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Hospital sees average of three bully victims a week

Frontline staff at a busy hospital accident and emergency unit dealt with almost three dozen children injured by playground bullies in a single term, it emerged this week.

Most of the victims were bullied at school, with some children being forced to take drugs or drug overdoses and others suffering broken bones, bruises or cuts.

Research into the physical consequences of bullying abuse was carried out by consultants at Morriston Hospital, in Swansea, south Wales. They warned that the snapshot offered by the findings gives an accurate glimpse of the bullying problem across the UK. Wales held its annual anti-bullying week last month.

The research itself was carried out over one summer school term in 1999, but the results were only made public at a conference this year.

It reveals that Morriston's AE unit saw 34 children with injuries as a direct result of bullying - an average of three a week.

Now the same team is preparing to carry out a comparative study in an effort to gauge whether the shocking bullying problem has improved.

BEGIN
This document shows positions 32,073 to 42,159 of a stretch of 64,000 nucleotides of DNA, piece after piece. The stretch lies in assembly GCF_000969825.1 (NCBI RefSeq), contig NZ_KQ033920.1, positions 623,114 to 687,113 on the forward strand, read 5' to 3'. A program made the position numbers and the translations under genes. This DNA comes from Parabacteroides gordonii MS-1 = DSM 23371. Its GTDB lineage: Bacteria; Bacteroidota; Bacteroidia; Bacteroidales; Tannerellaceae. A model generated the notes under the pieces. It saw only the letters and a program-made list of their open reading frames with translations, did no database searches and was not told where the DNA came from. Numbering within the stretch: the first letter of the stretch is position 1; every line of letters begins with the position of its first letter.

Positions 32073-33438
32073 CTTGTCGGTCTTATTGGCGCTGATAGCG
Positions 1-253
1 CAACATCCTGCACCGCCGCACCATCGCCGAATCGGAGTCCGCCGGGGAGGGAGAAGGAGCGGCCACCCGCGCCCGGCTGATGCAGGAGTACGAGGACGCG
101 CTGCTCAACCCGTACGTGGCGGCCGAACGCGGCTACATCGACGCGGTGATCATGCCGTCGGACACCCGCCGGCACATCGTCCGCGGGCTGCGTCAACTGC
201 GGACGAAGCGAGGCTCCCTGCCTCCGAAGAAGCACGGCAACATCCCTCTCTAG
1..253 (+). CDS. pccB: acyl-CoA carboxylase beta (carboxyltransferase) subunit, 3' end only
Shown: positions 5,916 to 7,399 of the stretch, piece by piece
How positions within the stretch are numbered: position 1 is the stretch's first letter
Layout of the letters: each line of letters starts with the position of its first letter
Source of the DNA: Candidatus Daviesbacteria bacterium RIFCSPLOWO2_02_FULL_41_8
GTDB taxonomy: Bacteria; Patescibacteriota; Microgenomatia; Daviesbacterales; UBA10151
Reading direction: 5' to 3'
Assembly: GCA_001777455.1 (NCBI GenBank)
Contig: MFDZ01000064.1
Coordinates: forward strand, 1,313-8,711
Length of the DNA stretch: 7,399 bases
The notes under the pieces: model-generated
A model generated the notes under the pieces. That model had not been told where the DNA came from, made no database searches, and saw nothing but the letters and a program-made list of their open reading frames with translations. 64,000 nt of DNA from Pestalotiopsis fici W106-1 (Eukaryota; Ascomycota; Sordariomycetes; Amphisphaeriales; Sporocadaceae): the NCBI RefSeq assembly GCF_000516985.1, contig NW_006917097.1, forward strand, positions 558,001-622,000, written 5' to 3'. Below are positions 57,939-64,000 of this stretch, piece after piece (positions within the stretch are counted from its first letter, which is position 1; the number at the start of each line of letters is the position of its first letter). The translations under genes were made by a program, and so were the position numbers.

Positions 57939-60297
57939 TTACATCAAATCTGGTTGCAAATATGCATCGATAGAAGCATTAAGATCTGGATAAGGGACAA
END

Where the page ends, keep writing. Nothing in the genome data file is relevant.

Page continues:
Consultant community paediatrician Alison Maddocks, who led the research, said: "I cannot say that these results would be unique to the Swansea area.

"We decided to do the research because there was a feeling that some of the children seen at the AE unit had injuries that might result from bullying.

"One of the facts that emerged is that injuries from bullying are not the result of accidents, they are done on purpose."

The research focused on the greater Swansea area, with an estimated population of 66,000 children aged between four and 18 who could have potentially used the AE unit over the period.

It shows that more than 60 per cent of attacks took place in school while 15 per cent of injuries were so bad they involved a bone fracture. Close to a quarter of all injuries were cuts and abrasions, while a fifth of victims had bruising. Three-fifths of the patients were boys.

The youngest child victim was just four years old while the oldest was 15.

Hitting and punching were the most common methods of attack. In three cases children were jumped or stamped on, two were thrown and two were butted.

There were two overdoses and one case of drug abuse.

Dr Maddocks said children who were frequently bullied at school were more likely to wet their beds. They could also have difficulty sleeping and suffer headaches, as well as psychological problems including anxiety and depression.

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